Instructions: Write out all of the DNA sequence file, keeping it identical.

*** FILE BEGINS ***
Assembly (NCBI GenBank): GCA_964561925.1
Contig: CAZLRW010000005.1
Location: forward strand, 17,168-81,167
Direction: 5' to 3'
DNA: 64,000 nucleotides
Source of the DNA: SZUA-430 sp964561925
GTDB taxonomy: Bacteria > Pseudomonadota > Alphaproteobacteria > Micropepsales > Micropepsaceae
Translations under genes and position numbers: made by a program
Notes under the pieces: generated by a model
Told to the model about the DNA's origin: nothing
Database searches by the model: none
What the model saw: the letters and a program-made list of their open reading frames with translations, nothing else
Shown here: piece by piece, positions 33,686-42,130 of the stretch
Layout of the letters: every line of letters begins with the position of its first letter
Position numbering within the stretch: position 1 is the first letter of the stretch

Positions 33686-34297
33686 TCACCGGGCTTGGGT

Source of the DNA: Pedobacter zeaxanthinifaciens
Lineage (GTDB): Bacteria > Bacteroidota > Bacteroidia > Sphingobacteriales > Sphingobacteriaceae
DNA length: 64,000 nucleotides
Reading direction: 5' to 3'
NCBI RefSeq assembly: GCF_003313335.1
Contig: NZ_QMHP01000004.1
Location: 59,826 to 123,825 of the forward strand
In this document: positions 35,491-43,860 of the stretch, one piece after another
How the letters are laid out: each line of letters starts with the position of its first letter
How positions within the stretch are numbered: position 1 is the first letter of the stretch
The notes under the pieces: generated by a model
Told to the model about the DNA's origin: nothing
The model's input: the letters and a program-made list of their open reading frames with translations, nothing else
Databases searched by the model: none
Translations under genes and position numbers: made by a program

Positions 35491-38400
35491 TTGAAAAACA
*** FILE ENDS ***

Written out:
Assembly (NCBI GenBank): GCA_964561925.1
Contig: CAZLRW010000005.1
Location: forward strand, 17,168-81,167
Direction: 5' to 3'
DNA: 64,000 nucleotides
Source of the DNA: SZUA-430 sp964561925
GTDB taxonomy: Bacteria > Pseudomonadota > Alphaproteobacteria > Micropepsales > Micropepsaceae
Translations under genes and position numbers: made by a program
Notes under the pieces: generated by a model
Told to the model about the DNA's origin: nothing
Database searches by the model: none
What the model saw: the letters and a program-made list of their open reading frames with translations, nothing else
Shown here: piece by piece, positions 33,686-42,130 of the stretch
Layout of the letters: every line of letters begins with the position of its first letter
Position numbering within the stretch: position 1 is the first letter of the stretch

Positions 33686-34297
33686 TCACCGGGCTTGGGT

Source of the DNA: Pedobacter zeaxanthinifaciens
Lineage (GTDB): Bacteria > Bacteroidota > Bacteroidia > Sphingobacteriales > Sphingobacteriaceae
DNA length: 64,000 nucleotides
Reading direction: 5' to 3'
NCBI RefSeq assembly: GCF_003313335.1
Contig: NZ_QMHP01000004.1
Location: 59,826 to 123,825 of the forward strand
In this document: positions 35,491-43,860 of the stretch, one piece after another
How the letters are laid out: each line of letters starts with the position of its first letter
How positions within the stretch are numbered: position 1 is the first letter of the stretch
The notes under the pieces: generated by a model
Told to the model about the DNA's origin: nothing
The model's input: the letters and a program-made list of their open reading frames with translations, nothing else
Databases searched by the model: none
Translations under genes and position numbers: made by a program

Positions 35491-38400
35491 TTGAAAAACA